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Do We Really Want to Know This Secret? May 9, 2007

Posted by Nina Rosenstand in Ethics, Nina Rosenstand's Posts.
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Do yourself a favor and read this column by Emily Yoffe (May 7, 2007)  about The Secret by Rhonda Byrne. Apparently, while I’ve been grading papers and trying to reorganize my ivory tower, the world has been buzzing with this notion, a “secret” featured in Byrne’s book, that all you have to do is visualize what you want, and then you shall have it. Admittedly I haven’t read Byrne’s book yet, but from the reviews it sounds to me as if it provides a fabulous example of an unfalsifiable theory/the fallacy of begging the question, because what happens if you didn’t get what you wanted? Well, then you didn’t convince yourself forcefully enough. Hmmm. We’ve heard that one before: If things go right, it must be because you’ve prayed. If things go wrong, and you prayed, you just didn’t pray hard enough. Historically, it is not the first time that people have been told all they have to do is focus really hard on something, and then it will happen, with the help of their own mental powers, or divine intervention—or that if they are in dire straits, it is somehow their own fault, either because of karma from a past life, or punishment by the gods, or their unruly sinful/unconscious self. So there is no longer any excuse: If you’re living in a studio apartment and would like to live in a mansion, it’s your own fault for not visualizing that mansion. If you have lost your job and need to pay your doctor’s bills, shame on you for not visualizing (1) a new job, and (2) yourself in good health. Or perhaps you should visualize winning the lottery, or setting up a scam so people will send you money? Or holding up a liquor store? Does Byrne’s book have a system of values that can guide followers through morally acceptable and unacceptable visualizations? And is there any human understanding and compassion left over for those whose visualization powers are on the weak side? Here is, in effect, a good illustration of the different kinds of “responsibility” that Dwight mentioned in a previous blog. You are “responsible” for your status in life, but does that also mean you ought to feel responsible for other people’s wellbeing? According to some website reviews, the main goal of The Secret is for people to visualize getting stuff, not world peace, so it is apparently completely self-centered, but I’m willing to consider that the critics are perhaps unfairly harsh on the book. If people can get a sense of empowerment and initiative rather than just give up, then it has some merit. But does it distinguish between visualization and fantasy? Is the popularity of this book an expression of a spiritual poverty, a shallowness which clings to the belief that we can get anything we want—a belief in magic? Or are we seeing something else—a popular/populist version of the philosophy of accountability, an attempt to counterbalance the ideology of victimhood, the notion that nobody is responsible for anything because we are all victims of circumstances? Might we be witnessing an ideological battle between the extremist views of everything being the responsibility of the individual, vs. nothing being the responsibility of the individual? Or is it just another self-help book that resonates with ethical egoists?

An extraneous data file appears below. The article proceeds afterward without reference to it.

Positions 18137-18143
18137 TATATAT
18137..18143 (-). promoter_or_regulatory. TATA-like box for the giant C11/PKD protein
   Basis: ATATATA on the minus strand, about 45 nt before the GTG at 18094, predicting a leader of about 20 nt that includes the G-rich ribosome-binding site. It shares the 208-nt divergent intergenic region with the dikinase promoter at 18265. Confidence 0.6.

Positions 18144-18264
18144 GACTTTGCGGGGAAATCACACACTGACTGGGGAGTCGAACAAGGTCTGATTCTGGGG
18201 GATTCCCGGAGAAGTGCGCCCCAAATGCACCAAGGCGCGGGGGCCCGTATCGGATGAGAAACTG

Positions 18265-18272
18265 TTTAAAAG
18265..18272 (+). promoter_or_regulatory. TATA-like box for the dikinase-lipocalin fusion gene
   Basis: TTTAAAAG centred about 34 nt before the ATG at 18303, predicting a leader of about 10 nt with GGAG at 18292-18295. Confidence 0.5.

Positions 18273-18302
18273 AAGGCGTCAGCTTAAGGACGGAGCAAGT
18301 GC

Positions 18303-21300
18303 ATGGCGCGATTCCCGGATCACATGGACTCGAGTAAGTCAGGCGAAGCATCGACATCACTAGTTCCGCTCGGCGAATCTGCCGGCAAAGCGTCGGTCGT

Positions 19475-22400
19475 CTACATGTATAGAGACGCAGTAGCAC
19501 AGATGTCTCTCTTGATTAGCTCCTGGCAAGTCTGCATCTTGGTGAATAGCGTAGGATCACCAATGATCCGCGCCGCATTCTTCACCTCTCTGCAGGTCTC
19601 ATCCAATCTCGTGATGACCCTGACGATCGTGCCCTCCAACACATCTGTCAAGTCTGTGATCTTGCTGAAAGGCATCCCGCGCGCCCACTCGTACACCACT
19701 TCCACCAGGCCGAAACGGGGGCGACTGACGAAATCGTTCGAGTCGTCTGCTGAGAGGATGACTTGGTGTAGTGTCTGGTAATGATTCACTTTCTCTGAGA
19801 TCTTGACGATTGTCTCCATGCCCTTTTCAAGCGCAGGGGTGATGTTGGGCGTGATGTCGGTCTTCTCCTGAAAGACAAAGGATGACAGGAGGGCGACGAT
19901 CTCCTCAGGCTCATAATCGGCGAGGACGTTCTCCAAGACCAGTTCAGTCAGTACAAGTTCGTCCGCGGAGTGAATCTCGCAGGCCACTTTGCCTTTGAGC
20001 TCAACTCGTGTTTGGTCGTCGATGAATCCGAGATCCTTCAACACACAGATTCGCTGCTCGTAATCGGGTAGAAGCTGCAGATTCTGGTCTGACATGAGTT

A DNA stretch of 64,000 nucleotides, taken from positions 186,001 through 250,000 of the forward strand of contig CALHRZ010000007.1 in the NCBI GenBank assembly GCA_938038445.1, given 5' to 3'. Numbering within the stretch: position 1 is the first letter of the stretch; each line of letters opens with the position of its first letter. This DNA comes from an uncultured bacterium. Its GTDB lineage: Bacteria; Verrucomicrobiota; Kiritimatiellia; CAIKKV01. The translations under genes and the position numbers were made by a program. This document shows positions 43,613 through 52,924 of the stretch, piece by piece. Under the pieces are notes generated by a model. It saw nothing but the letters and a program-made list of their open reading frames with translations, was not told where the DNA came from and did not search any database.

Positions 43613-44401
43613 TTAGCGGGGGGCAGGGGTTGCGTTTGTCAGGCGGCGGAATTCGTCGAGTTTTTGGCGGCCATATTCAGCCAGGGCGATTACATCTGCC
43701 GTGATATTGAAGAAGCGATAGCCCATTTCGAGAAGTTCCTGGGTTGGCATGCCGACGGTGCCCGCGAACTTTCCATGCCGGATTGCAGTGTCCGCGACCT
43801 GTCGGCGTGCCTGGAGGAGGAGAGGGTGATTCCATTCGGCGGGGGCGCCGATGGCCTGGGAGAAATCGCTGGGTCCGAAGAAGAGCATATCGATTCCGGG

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1. joeymonroe - May 10, 2007

Hi Nina

You make some good points – I too was troubled by a lack of an ethical framework in the film (haven’t read the book).

I recently came across an interview with Bob Proctor, one of the ‘gurus’ featured , in which he describes some of the other ‘laws’ they left out. Worth reading.

http://www.createspersonalgrowth.com/aa/1love

Regards
Joey

2. Dwight Furrow - May 10, 2007

We are very far down the rabbit hole here. “The Secret” (in its incarnation as film) is brought to us by some of the same folks responsible for that other bit of inanity released 2-3 years ago–“What the Bleep Do We Know?”

You may be right that the thesis is strictly speaking unfalsifiable, but it seems to me to be simply false. The irrational exuberance often displayed by stock market investors who buy in at the end of a rally seems to me to be a good example of the power of positive thinking gone awry–and many of them end up jumping off the 40th floor of an office building. (Perhaps our friends at Enron might also be a good example)

And of course if there were moral prescriptions embedded in this hucksterism it wouldn’t sell–it would make us directly responsible for all the evil in the world, a thought that doesn’t go down well with the Cheerios, as Sartre repeatedly pointed out. Anguish anyone?

As you suggest, the interesting question is why people buy this nonsense. I doubt that it has anything to do with an ideological battle between “the extremist views of everything being the responsibility of the individual, vs. nothing being the responsibility of the individual.” Aside from a few professors of philosophy or cultural studies, I don’t know anyone who thinks that no one is responsible for anything. Clearly the people that buy this stuff don’t see themselves as culture warriors (or any other kind of warrior)–it is a battle without a foe.

It is no accident that this idea that we can make our own reality arises within modernity. The world is slipping out of the control of individuals. Much of what effects our welfare is the product of distant actors or institutions over which we have little control as individuals. Those very same actors and institutions, along with our own mythologies, have succeeded in convincing us that we are isolated individuals for whom collective action is somehow disgraceful. And no one seems to be able to articulate the idea that we are all in this together.